It took some soul-searching and deep questioning of the natives before I began to fully understand the reasons why. It is irony writ large. In Kohli, Australians recognise they are looking in the mirror, a dark mirror that reflects themselves. Hypocrisy too plays no small part in their logic but no one likes to own up to it. They prefer instead to focus on the very things that they eulogise about The Australian Way of playing cricket. But when it's Kohli and his team behaving in the ways that Australians have celebrated since time immemorial, that brand that they proudly owned as their very own, they fail to see their own reflection in the murky pond.
I find it immensely amusing to observe the outrage. Instead of viewing this Indian team's behaviour as the ultimate compliment, we find ourselves in a twilight zone that stretches back to Cape Town in March 2018. This was the watershed moment when a bunch of cheats got caught, tried denying it and then finally owned up to a culture that was so rotten it precipitated an Ethics Review that has already been shown up for the hypocrisy it tried to uncover. It took only a few defeats in all three formats of the game before Australia have started to walk that fine line again, toying with the margins of that invisible "line" that caused so much angst when they were caught cheating. So much for the Player Charter and the promise that Tim Paine wanted Australians to be proud of his team.
That was fairytale stuff. The reality is that Australians want their team to win, almost at any cost. What they don't want is to be caught red-handed. It is pragmatism married to idealism. The child born of this union is exactly what Team India looks like. It is a modern day Dorian Gray metaphor, Oscar Wilde's complex character who cannot shake his infatuation with his self-portrait of a man of beauty and dark sin.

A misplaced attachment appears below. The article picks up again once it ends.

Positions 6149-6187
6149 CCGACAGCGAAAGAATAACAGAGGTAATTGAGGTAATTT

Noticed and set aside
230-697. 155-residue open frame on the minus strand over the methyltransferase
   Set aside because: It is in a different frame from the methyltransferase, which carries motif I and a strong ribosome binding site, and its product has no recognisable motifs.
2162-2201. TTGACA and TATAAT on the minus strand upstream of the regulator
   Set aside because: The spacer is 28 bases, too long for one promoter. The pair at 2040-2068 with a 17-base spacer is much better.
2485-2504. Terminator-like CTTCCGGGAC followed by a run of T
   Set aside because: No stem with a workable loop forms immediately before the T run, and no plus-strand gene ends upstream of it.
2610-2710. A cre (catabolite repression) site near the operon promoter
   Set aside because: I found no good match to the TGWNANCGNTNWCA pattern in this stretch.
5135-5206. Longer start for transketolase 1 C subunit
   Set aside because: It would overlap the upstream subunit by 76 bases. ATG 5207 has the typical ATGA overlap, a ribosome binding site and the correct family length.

The hypocrisy doesn't end there. Harbajhan Singh and Andrew Symonds, hardly the prototypes for angels, are now embroiled in another war of words that have echoes of breathtaking hypocrisy on both sides. That this stinking corpse has been exhumed again in the midst of another series that threatens to boil over is indicative of the mindset of both countries. The fall-out will be equally predictable. It will be the game of cricket that will be left battered and bruised at the end of this summer, replete with vendettas that will carry over into the next series and the one beyond...some insincere apologies may be offered, maybe even a few tearful press conferences. If they get caught!
As someone who loves the game but cares very little for the ugliness that masquerades as gamesmanship, it saddens me that India can't see that it is possible to win and lose with equal grace. For a man whose batting is so sublime it is a work of art, it will be an enduring regret if some Australians only remember him for being a mirror image of themselves, bristly, abrasive and charmless. For hypocrites, imitation is not always the sincerest form of flattery.
Michael Jeh is a Brisbane-based former first-class cricketer.